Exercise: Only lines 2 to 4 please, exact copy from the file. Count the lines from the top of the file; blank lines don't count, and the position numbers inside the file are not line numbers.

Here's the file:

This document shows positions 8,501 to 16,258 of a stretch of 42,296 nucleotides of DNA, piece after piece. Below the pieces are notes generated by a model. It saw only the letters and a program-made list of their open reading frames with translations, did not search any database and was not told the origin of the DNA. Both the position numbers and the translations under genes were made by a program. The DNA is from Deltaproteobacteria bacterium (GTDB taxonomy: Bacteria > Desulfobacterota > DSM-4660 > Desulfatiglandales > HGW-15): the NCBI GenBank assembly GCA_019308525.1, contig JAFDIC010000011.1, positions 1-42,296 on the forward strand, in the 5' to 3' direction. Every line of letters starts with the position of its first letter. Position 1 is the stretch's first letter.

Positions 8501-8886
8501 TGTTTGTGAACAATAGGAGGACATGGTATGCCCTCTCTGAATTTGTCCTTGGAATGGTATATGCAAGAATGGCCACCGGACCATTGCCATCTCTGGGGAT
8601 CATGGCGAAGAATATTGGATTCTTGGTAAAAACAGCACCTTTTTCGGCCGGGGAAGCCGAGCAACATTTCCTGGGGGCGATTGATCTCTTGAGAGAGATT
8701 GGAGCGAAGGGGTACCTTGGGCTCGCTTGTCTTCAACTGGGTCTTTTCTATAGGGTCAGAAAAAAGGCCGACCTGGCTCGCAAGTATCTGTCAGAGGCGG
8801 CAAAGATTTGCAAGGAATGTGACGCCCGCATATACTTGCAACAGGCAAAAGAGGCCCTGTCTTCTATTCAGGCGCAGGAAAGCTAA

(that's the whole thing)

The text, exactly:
Positions 8501-8886
8501 TGTTTGTGAACAATAGGAGGACATGGTATGCCCTCTCTGAATTTGTCCTTGGAATGGTATATGCAAGAATGGCCACCGGACCATTGCCATCTCTGGGGAT
8601 CATGGCGAAGAATATTGGATTCTTGGTAAAAACAGCACCTTTTTCGGCCGGGGAAGCCGAGCAACATTTCCTGGGGGCGATTGATCTCTTGAGAGAGATT